Broccoli, Sun King Hybrid
Tight blue-green heads stand up against the heat of summer.
Days To Maturity
Sun Light Requirements
Sow Method null
Sow Time null
2-4 weeks BLF
How to Sow and Plant
Broccoli may be direct sown or started indoors early for fall and spring crops, or purchased as transplants for a fall crop.
Sowing Seed Indoors:
- Start seeds indoors about 8 weeks before outdoor planting.
- Sow seeds ¼ inches deep in seed-starting formula
- Keep the soil moist at 70 degrees F
- Seedlings emerge in 10-21 days
- As soon as seedlings emerge, provide plenty of light on a sunny windowsill or grow seedlings 3-4 inches beneath fluorescent plant lights turned on 16 hours per day, off for 8 hours at night. Raise the lights as the plants grow taller. Incandescent bulbs will not work for this process because they will get too hot. Most plants require a dark period to grow, do not leave lights on for 24 hours.
- Seedlings do not need much fertilizer, feed when they are 3-4 weeks old using a starter solution (half strength of a complete indoor houseplant food) according to manufacturer’s directions.
- If you are growing in small cells, you may need to transplant the seedlings to 3 or 4 inch pots when seedlings have at least 3 pairs of leaves before transplanting to the garden so they have enough room to develop strong roots.
- Before planting in the garden, seedling plants need to be “hardened off”. Accustom young plants to outdoor conditions by moving them to a sheltered place outside for a week. Be sure to protect them from wind and hot sun at first. If frost threatens at night, cover or bring containers indoors, then take them out again in the morning. This hardening off process toughens the plant’s cell structure and reduces transplant shock and scalding.
Sowing Directly in the Garden:
- Sow in average soil in a sunny location in early spring or in midsummer for a fall crop.
- In rows 2 feet apart, sow seeds thinly and cover with ¼ inch of fine soil.
- Keep evenly moist. Water gently.
- Seedlings emerge in 10-21 days.
- Thin to stand about 16 inches apart when seedlings are 1-2 inches high.
Planting from Transplants in Fall:
- Select a location in full sun with good rich moist organic soil.
- Prepare the bed by turning the soil under to a depth of 8 inches. Level with a rake to remove clumps of grass and stones.
- Dig a hole for each plant large enough to amply accommodate the root ball. Space plants 1-2 feet apart in rows 2 feet apart.
- Carefully remove the plant from its pot and gently loosen the root ball with your hands to encourage good root development.
- Place the top of the root ball even with the level of the surrounding soil. Fill with soil to the top of the root ball. Press soil down firmly with your hand.
- Use the plant tag as a location marker.
- Thoroughly water and apply a light mulch layer on top of the soil (1-2 inches) to conserve water and reduce weeds.
How to Grow
- While small, floating row covers will help to keep pests at bay.
- Keep weeds under control during the growing season. Weeds compete with plants for water, space and nutrients, so control them by either cultivating often or use a mulch to prevent their seeds from germinating. Avoid disturbing the soil around the plants when weeding.
- Keep plants well watered during dry periods to promote rapid, uninterrupted growth.
- Monitor for pests and diseases. Check with your local Cooperative Extension Service for pest controls recommended for your area.
Harvest and Preserving Tips
- Pick broccoli when the heads have tight, firm buds. This happens about 50-60 days after transplant.
- Cut off central head along with 6 inches of stem so broccoli plants will produce smaller heads, which can also then be harvested.
- Broccoli may be frozen for future use. Cut florets and blanch them. To do this, drop into boiling water for 2 minutes, then plunge into cold water to stop the cooking, drain and store in freezer bags or vacuum bags.
- Eat the heads raw or cooked.
Days To Maturity71 daysFruit Size6-8 inchesSunFull SunSpread18 inchesHeight14 inchesSow MethodIndoor SowPlanting TimeFall, SpringSow Time2-4 weeks BLFThin18 inchesLife CycleAnnual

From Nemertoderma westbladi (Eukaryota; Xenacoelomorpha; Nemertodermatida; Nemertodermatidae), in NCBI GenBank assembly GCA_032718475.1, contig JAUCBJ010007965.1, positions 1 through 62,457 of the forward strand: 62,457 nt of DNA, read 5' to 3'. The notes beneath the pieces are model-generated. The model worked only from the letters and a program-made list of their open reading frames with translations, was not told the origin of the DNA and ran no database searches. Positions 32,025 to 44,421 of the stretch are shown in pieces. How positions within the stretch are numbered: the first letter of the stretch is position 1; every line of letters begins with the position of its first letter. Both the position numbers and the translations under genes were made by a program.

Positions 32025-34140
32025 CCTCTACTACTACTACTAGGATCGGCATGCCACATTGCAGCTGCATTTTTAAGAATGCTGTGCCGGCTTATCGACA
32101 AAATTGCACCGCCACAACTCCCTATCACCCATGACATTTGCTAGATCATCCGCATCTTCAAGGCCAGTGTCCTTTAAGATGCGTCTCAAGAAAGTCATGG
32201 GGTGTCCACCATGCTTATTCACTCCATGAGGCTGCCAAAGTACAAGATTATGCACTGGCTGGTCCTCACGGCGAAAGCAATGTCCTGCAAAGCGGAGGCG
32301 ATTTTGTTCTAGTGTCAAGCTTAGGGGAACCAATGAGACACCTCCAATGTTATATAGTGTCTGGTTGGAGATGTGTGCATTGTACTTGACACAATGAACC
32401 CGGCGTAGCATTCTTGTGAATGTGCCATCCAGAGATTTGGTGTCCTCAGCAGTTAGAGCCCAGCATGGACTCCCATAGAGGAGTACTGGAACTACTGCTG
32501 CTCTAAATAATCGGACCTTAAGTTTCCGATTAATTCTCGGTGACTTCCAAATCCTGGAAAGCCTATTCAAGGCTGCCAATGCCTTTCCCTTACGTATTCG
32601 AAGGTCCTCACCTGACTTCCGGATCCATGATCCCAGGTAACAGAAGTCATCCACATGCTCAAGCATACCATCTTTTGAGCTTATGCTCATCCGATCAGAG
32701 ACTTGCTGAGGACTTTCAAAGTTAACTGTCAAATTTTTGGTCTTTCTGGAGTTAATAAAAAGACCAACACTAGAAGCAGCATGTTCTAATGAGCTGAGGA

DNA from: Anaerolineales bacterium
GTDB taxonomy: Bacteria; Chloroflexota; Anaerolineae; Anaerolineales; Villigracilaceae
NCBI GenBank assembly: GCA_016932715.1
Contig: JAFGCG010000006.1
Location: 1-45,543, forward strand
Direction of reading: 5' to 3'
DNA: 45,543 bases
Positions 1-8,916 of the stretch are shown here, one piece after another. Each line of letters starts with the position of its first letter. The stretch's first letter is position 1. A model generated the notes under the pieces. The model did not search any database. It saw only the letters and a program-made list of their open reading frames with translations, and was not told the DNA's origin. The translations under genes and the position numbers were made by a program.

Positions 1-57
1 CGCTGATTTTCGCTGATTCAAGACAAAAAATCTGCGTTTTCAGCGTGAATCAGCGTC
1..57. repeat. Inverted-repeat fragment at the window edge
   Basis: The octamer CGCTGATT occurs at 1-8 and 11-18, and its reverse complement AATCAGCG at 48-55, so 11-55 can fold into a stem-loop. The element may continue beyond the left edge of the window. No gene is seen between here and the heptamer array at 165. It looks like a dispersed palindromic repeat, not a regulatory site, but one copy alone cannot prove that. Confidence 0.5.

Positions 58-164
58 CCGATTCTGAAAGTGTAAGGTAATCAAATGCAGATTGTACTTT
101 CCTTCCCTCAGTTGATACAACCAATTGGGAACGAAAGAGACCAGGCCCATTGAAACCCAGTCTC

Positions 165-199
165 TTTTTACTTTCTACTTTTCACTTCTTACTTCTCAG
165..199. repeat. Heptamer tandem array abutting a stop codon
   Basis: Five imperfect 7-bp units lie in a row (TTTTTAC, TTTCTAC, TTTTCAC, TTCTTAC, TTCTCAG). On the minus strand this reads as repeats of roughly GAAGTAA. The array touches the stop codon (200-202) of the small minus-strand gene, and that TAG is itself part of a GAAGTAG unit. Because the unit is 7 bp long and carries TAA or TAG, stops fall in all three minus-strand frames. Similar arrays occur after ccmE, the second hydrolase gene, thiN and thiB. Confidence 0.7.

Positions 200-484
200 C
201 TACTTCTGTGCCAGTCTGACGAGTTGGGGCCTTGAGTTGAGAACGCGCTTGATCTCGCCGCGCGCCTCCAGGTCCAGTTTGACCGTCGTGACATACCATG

Broccoli, Sun King Hybrid is rated out of 5 by 12.Rated 5 out of 5 by ocfishguy from ...I got a Crop... I have a new found interest in small space pot planted veggies. I have no idea what I'm doing. But, I'm trying! I planted (6) Sun King Hybrid Broccoli plants in a 24"x24" Pot in Sept 2015. I'll try to post the virgin plants and show my 01JAN2016 pic of the finished fruit too. I planted this Broccoli along with Snow Ball Cauliflower. I'm happy with my results! I'm learning to grow plants from a pot on the Veranda in a small space. Thanks Burpee! Much fun and a learning experience for me!! I'll be back!Date published: 2016-01-01Rated 4 out of 5 by sunflowerlover from Good Heat Resistance! Very good germination- about 17 out of 20- and very nice growth. The plant didn't produce that much but the ones I got tasted very good. The plants are very heat and cold hardy and survived well in unpredictable Southeastern temperatures. One day it would be 60, and the next it would be 90. I would definetely recommed this product. Germination: A- (17 out of 20, 85%) Plant Growth: A Yield: B Overall: A- Sincerely, SunflowerloverDate published: 2015-11-22Rated 2 out of 5 by JessicaB from Good taste but small profit This was a new variety for me to try. I basically wanted to plant broccoli for a fall crop but needed plants not seeds. This was the only broccoli plant burpee offered. Plants arrived and we're beautiful. They grew hearty but took MUCH longer than 71 days for maturity. Normally I would say it's because it was a fall crop but we had a rather mild fall. Om cool nights (anything under 40° i used my crop cover). The heads were small and the side shoots were barley what I would consider a floret. In fact 1 plant produced a main head that was only 2 inches in diameter. That being said...it had an excellent flavor. But if you're looking to produce enough broccoli to store away for the winter this is NOT the variety to use. I will be returning to the Goliath variety and raising seeds cone February for a spring planting.Date published: 2015-11-21Rated 4 out of 5 by FarmerTK from Beat Back The Biters I forget which is which, but I know at least one of the broccoli in the images is Sun King; the other is Pacman. At any rate, yet another Burpee veggie that bests the flavor of store-bought by far. I grew these in Smart Pots and were surprised at the density of the root systems. You definitely have to beware cabbage moths - they appear out of nowhere and can inflict serious damage overnight. Get rid of them once spotted. I seem to have caught mine early - I cut off the damaged leaf and the plant regenerated without succumbing. The likes of Neem oil, pepper spray, etc. are musts to keep the biters at bay. If you succeed at doing that, you'll be rewarded. Not giant heads but sweet, tasty and nutrient-rich just the same.Date published: 2015-10-25Rated 5 out of 5 by Olivia from Great Great Great Grew great, huge tight heads, with more side shoots than the other packman variety that we grew, produced for months. Very happy with this purchase.Date published: 2015-10-14Rated 1 out of 5 by GrandmaBudge from Horrible! No one had Green Goliath seed this year so we tried this variety. luckily it was only 3 of our 12 plants. It is a terrible variety! Maybe it is just not good for our area. It had tiny first heads (about 2" across) that bolted quickly. The side shoots never make heads but bolt straight way. Broccoli is a big deal for us and we usually eat it fresh until Thanksgiving but not these! They are coming out today! Another good one for us is Bonanza - NEXT YEAR.Date published: 2015-06-11Rated 5 out of 5 by theIguana from Plucky little dudes I used these in my Aquaponics experiment. Almost every seed germinated and the young plants have survived nitrogen and potassium deficiencies. Purchased just a couple months ago, and they are my fastest growers.Date published: 2014-11-14Rated 1 out of 5 by BC2014gardener from big disappointment Plants grew well and we protected them from cabbage moths with floating row covers. Was SO disappointed when the heads came up thin, stalky, and turned black within days. Not sure what went wrong.Date published: 2014-09-21